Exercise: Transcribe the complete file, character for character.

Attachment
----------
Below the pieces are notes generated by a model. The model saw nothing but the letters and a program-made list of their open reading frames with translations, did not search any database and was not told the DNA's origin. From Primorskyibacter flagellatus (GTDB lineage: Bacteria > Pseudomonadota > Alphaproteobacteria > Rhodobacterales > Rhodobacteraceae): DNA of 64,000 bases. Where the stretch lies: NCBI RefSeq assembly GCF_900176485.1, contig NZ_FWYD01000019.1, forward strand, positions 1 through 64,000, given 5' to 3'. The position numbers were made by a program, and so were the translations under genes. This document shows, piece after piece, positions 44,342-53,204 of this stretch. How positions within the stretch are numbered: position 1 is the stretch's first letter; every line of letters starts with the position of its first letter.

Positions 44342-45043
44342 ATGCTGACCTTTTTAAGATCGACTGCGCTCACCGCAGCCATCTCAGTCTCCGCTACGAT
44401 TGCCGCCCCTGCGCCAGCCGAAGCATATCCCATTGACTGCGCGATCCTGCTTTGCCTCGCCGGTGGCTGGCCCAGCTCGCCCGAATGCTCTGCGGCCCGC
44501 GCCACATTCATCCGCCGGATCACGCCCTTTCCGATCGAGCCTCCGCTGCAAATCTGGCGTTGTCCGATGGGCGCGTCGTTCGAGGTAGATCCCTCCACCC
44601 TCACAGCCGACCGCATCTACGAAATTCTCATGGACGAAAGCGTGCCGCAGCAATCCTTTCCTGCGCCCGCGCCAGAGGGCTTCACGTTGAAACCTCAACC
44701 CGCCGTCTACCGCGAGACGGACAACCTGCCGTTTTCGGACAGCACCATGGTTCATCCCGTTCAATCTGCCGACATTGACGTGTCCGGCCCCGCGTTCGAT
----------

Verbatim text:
Below the pieces are notes generated by a model. The model saw nothing but the letters and a program-made list of their open reading frames with translations, did not search any database and was not told the DNA's origin. From Primorskyibacter flagellatus (GTDB lineage: Bacteria > Pseudomonadota > Alphaproteobacteria > Rhodobacterales > Rhodobacteraceae): DNA of 64,000 bases. Where the stretch lies: NCBI RefSeq assembly GCF_900176485.1, contig NZ_FWYD01000019.1, forward strand, positions 1 through 64,000, given 5' to 3'. The position numbers were made by a program, and so were the translations under genes. This document shows, piece after piece, positions 44,342-53,204 of this stretch. How positions within the stretch are numbered: position 1 is the stretch's first letter; every line of letters starts with the position of its first letter.

Positions 44342-45043
44342 ATGCTGACCTTTTTAAGATCGACTGCGCTCACCGCAGCCATCTCAGTCTCCGCTACGAT
44401 TGCCGCCCCTGCGCCAGCCGAAGCATATCCCATTGACTGCGCGATCCTGCTTTGCCTCGCCGGTGGCTGGCCCAGCTCGCCCGAATGCTCTGCGGCCCGC
44501 GCCACATTCATCCGCCGGATCACGCCCTTTCCGATCGAGCCTCCGCTGCAAATCTGGCGTTGTCCGATGGGCGCGTCGTTCGAGGTAGATCCCTCCACCC
44601 TCACAGCCGACCGCATCTACGAAATTCTCATGGACGAAAGCGTGCCGCAGCAATCCTTTCCTGCGCCCGCGCCAGAGGGCTTCACGTTGAAACCTCAACC
44701 CGCCGTCTACCGCGAGACGGACAACCTGCCGTTTTCGGACAGCACCATGGTTCATCCCGTTCAATCTGCCGACATTGACGTGTCCGGCCCCGCGTTCGAT